In fact, the only high-scoring dairy product found in the ‘encouraged’ category was whole Greek yogurt. Cheerios and sweet potato chips ranked higher than dairy products, including the whole Greek yogurt.

Also testifying was Dr. Patrick Stover of Texas A&M’s Agri-Life Center. He noted the public’s “lack of trust” in nutrition science. 

He stressed that the nation’s land grant universities are “a network of extraordinary resources, a national treasure” that benefits from having public trust but lost federal investment levels over the years. 

Stover said Texas A&M is now launching an institute for advancing health through agriculture as well as an agriculture, nutrition and food science center for non-biased research on the human, environmental and economic success of proposed changes.

He supports a “systemic approach to connect people to food and health,” an approach that involves everyone from farm to consumer. He said Agri-Life is positioned to lead such an effort through the land grant university system. 

Stover noted scientists involved in the precision nutrition initiative at the National Institutes of Health are starting to understand how individuals interact with food in relation to these chronic diseases.

“One size does not fit all,” he said.

Witnesses Dr. Angela Odoms-Young, director of Food and Nutrition Education in Communities at Cornell, as well as Dr. Donald Warne, director of public health programs at the University of North Dakota School of Medicine, both talked about the cultural aspects of food. They referenced differing experiences of populations separated from lands and cultures where food was accessible and how certain demographic populations are being targeted by fast-food advertising that is leading to higher rates of chronic diet-related diseases among native Americans and people of color.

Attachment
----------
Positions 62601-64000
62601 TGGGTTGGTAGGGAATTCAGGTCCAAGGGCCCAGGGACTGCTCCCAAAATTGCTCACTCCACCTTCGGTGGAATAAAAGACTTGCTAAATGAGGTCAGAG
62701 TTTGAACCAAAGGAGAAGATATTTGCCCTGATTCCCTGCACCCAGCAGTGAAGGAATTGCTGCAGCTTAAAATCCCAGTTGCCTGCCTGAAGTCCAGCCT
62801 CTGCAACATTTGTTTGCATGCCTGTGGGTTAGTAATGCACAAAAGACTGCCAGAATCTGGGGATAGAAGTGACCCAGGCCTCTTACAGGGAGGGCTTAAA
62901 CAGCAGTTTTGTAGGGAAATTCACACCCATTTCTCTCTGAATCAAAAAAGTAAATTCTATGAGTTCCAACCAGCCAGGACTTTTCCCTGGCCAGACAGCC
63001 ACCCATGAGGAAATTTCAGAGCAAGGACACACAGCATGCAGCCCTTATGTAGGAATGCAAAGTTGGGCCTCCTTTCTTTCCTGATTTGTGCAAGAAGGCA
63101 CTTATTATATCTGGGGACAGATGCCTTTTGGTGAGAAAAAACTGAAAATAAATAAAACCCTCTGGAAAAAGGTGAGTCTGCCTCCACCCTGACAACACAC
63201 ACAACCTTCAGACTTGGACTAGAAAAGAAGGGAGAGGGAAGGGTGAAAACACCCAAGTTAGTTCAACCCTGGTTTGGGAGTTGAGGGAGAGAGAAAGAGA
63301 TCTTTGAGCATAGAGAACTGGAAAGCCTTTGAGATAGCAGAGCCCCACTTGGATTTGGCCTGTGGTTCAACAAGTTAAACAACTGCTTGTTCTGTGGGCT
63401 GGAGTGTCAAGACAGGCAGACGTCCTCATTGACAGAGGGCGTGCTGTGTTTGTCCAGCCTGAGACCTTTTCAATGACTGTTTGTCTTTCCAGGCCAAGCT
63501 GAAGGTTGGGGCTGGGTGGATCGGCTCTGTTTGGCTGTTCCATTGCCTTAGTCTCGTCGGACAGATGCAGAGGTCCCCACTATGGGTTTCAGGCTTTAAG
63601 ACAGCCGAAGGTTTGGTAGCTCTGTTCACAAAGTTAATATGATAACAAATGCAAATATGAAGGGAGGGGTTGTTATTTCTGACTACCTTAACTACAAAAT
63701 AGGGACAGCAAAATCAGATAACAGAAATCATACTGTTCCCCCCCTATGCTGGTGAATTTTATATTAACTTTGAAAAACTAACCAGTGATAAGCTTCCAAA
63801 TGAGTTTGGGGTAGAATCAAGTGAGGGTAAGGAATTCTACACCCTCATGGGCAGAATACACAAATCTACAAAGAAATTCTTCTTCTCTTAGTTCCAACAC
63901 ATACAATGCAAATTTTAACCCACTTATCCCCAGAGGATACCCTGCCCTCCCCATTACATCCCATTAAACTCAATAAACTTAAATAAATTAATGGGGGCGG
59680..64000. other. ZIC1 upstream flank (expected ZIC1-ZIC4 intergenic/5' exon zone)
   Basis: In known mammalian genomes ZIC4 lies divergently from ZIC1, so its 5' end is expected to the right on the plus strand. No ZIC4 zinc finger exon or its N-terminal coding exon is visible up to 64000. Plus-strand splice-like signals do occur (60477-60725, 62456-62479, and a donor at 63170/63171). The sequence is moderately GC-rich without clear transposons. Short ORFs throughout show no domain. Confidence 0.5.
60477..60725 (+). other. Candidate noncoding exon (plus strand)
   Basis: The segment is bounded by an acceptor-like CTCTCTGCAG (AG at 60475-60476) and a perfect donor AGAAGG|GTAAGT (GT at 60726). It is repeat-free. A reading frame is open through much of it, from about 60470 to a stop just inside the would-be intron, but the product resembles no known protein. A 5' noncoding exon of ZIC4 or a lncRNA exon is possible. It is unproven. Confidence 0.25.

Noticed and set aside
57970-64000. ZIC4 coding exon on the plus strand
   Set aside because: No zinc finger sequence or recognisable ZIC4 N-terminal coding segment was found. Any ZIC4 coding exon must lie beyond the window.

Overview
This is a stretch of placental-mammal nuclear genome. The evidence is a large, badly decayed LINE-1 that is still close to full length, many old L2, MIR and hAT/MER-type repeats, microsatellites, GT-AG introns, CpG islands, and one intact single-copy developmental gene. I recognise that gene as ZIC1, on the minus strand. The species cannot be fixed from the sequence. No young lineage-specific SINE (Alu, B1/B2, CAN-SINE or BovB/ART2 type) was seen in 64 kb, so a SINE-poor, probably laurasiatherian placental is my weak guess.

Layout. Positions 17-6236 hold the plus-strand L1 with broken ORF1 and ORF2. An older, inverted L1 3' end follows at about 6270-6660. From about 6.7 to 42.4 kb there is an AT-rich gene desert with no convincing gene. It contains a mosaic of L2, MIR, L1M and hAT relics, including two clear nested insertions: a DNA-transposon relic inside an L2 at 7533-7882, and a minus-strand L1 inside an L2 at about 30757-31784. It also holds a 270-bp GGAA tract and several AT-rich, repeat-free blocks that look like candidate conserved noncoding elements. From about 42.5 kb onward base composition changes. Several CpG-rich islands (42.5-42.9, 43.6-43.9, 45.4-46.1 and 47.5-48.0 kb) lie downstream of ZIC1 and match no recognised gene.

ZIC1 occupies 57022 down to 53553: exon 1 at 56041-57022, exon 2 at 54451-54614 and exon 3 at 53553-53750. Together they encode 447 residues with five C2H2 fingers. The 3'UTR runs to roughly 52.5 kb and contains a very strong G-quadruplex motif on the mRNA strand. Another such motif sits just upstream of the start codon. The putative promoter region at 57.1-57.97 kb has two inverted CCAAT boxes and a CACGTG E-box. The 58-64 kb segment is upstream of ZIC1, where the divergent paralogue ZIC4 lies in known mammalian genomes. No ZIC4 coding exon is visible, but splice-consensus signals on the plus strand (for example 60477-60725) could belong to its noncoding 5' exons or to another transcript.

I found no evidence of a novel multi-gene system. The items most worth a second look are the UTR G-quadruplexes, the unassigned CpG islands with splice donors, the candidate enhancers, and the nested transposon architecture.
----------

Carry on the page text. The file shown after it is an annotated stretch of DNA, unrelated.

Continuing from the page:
Poverty and reliance on cheap highly processed foods was part of that discussion.

“Poor diets and overconsumption of calories are a major crisis,” Dr. Rachidi stressed as a former deputy commissioner of New York City social services overseeing the SNAP program. “Nutrition assistance programs have mixed success” providing food security but also contributing to the problem of poor nutrition.

She said current nutrition policies lack a cohesive strategy. On the one hand harsh restrictions in some programs and no restrictions in others.

“We have to acknowledge the reality, the billions we spend to improve food security are used in a way that is a major contributor to poor health,” said Rachidi.

At the conclusion, chairman Booker stressed his belief that there is a misalignment of government.

“The farmer’s share of the consumer dollar from beef to broccoli has gone down 50% in a food system where everyone is losing,” said Booker. “We are losing the health of our country, seeing the challenges with farmers and the disappearance of family farms, the issues of food workers, what’s happening with animals and the environment. Let’s not be fooled. This is not a free market right now.”

He noted that farmers are “stuck in mono-cropping” without incentives to move to more regenerative agriculture. “We love farmers. They aren’t the problem. We have to figure out a way to align incentives with policy decisions because it is out of whack.”

Asked by Booker to give a ‘business perspective,’ ranking member Braun concluded that the best place to implement a solution is to do it where the most money is being spent on the problem and that is the healthcare system. Food is a bargain, which addresses hunger, “but we need to reconstitute the quality of the calories,” he said, putting the emphasis on the nutrient density of foods.

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National Dairy Shrine 2021 Pioneer Dieter Krieg, ‘a trailblazer with energy, enthusiasm, dedication’

By Sherry Bunting, Farmshine, October 8, 2021

MADISON, Wis. – “It is impossible to overstate the impact Dieter Krieg and Farmshine have had on the dairy industry in 42 years visiting dairy farms and dairy events across the United States. His interviews with top dairymen and dairy leaders have implanted ideas of change to almost all his readers at one time or another over the years,” writes Carl Brown of F.M. Brown Sons, who nominated Dieter for the National Dairy Shrine Hall of Fame Pioneer Leader award.

On Sept. 30 at the National Dairy Shrine (NDS) dinner, Dieter was one of four 2021 Pioneers to be recognized.

Dieter Krieg

“Dieter has been a trailblazer in dairy journalism and occupies a special place in supporting and educating dairy producers and youth. I personally realized the impact that Farmshine was having during one of our Dairy Science Club spring trips,” writes Dale Oliver, Penn State Dairy and Animal Science assistant teaching professor in a letter of recommendation.